Then I got out on the bike course and also did exactly as planned: I saved my legs for the run. I had the single best bike ride I'd ever had in my entire life. I knew at mile 50 that an Ironman was in my future - yes, all 140.6 - when, at one point, rolling down a hill at 30mph, I found myself singing the lyrics to Bon Jovi's Living on a Prayer at the top of my lungs:"Whooooaa, we're halfway there . . . ." (I had passed cyclist after cyclist who'd blown their energy at mile 20 or 30 by this point.) Started to bonk around mile 52, got out of my shoes during the last few miles to let my feet relax and breathe, as planned, spinning easily, then kept my HR down through T2 just as I had done in T1. With the exception of that last few miles, I maintained an average of about 14.1mph. Real athletes would call this slow. I would call this extremely respectable on my first 56-mile course.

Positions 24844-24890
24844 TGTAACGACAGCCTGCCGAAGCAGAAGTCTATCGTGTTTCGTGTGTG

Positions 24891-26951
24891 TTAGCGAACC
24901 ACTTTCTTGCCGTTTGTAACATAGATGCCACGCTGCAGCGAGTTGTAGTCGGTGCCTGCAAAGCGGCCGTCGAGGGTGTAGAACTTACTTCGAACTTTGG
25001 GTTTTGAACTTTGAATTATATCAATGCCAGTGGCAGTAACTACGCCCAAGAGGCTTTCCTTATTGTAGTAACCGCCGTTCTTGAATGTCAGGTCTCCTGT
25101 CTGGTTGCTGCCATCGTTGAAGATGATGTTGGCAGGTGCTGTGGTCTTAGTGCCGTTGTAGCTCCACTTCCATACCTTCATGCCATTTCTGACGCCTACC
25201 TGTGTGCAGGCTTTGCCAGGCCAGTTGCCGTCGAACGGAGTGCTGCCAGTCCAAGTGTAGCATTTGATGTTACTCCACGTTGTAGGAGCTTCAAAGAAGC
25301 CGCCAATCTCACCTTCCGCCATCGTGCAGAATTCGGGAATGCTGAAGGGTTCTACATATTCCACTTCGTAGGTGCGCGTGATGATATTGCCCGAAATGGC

I had 4 hours left to finish the half marathon. Right knee was sore from being in cycling position, but otherwise in great shape. My legs felt fantastic as I trotted out onto the run course. The first part of the 3-loop course starts in the shade, too. Sherpa was waiting for me at the finish. My parents were crowded at the turnaround.

And then the unthinkable happened.

Triarrhea. Just like at St. Anthony's.

Only this time, I hadn't taken both the pills that keep me awake. And I didn't take ANY energy drink. So that left only one cuplrit: GU or my pre-race breakfast. The first I've trained with off and on - it used to bother me about 2 years ago, until I started taking one particular flavor. The second I've trained with extensively. I'm honestly uncertain about the cause. In any case, I spent loop 1 in the porta-potty with diarrhea and constipation. By that time, hyponatremia was starting to set in. I know way too much about this condition because one of my medical conditions includes a natural tendency toward hyponatremia. And this race was brutal. Unshaded (except that first few meters) sweltering, the run left several pro and elite athletes passed out on the course with medics, suffering from some of the same symptoms I was experiencing.